Conversely, your comparable trade mark may enjoy nearly ten years’ protection before your first UK renewal is triggered.

Users should note that holders must inform the IPO that their corresponding International Registration has been late-renewed at WIPO by sending an email to WIPOrenewaltrademarks@ipo.gov.uk. The notice must be submitted within 9 months of exit day.

Failure to provide notification within that period will result in the comparable trade mark (IR) being removed from the UK register.

The comparable trade mark (IR) will be treated as if it had never been applied for or registered under UK law. This will be the case even if that international registration has been subject to late renewal.

Effect of priority and seniority claims

Priority date

A priority date claimed under the Paris Convention that has been recorded against the corresponding international (EU) trade mark will be inherited by the comparable UK trade mark.

The date of that priority claim will have effect where proceedings involve a comparable UK trade mark (IR) with a priority claim inherited from the corresponding international (EU) designation.

Seniority of a trade mark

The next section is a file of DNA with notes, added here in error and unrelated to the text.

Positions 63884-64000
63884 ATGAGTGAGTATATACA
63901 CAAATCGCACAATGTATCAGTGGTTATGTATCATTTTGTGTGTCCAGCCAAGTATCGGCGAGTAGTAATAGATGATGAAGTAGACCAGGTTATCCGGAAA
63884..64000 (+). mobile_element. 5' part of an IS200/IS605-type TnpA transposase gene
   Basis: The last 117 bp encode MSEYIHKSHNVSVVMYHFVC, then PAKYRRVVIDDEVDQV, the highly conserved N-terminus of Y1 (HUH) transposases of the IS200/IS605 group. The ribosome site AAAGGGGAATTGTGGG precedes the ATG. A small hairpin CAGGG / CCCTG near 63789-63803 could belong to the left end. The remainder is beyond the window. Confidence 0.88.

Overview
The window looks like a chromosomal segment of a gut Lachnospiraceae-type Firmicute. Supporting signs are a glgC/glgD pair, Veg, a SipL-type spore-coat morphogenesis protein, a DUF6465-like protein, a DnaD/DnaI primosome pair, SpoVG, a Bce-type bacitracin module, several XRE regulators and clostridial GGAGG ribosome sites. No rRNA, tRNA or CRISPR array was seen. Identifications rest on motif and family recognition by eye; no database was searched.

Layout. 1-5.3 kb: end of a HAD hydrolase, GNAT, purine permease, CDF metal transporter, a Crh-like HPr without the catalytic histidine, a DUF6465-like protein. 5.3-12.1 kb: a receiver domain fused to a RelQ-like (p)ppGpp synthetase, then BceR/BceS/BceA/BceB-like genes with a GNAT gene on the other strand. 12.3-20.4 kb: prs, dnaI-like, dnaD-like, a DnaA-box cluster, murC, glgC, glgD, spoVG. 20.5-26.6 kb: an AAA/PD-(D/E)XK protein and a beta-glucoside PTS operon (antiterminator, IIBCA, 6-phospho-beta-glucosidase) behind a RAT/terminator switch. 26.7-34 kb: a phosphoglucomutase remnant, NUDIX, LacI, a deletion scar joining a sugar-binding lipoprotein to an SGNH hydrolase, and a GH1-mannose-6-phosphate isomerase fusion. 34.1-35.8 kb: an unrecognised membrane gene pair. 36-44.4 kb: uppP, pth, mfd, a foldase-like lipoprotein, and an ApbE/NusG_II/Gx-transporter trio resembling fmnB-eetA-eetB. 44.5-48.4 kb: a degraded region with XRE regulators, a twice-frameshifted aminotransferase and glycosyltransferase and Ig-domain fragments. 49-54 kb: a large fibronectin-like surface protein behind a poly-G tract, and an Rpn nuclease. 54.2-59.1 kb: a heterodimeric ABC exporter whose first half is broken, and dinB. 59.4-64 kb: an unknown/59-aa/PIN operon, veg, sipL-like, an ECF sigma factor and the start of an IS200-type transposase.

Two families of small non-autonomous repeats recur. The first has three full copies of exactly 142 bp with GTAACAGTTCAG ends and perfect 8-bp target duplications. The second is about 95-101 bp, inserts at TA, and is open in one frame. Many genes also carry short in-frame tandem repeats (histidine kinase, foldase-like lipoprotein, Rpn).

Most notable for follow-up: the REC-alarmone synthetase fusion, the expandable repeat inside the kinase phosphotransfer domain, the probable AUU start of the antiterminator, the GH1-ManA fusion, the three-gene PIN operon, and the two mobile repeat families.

Seniority is a concept which derives from EU legislation. It applies only to EU trade marks (EUTM), UK trade marks that have been converted from EUTMs, and international EU designations.

From exit day it will also apply to the UK comparable trade marks which derive from EUTMs or international trade marks (EU) which themselves claimed seniority of a trade mark.

It allows a business to consolidate their national registered trade marks into one single international (EU) designation (or EUTM).

It does this by retaining the ‘senior’ dates of those national rights and recording them against the international (EU) designation (or EUTM).

Where the national marks are surrendered or allowed to lapse, the owner is deemed to have the same rights as they would have if the earlier national mark(s) had continued to be registered.

Seniority can determine the effective date of an existing international (EU) designation. We have ensured that seniority claims based on earlier UK or international (UK) trade marks will be recognised.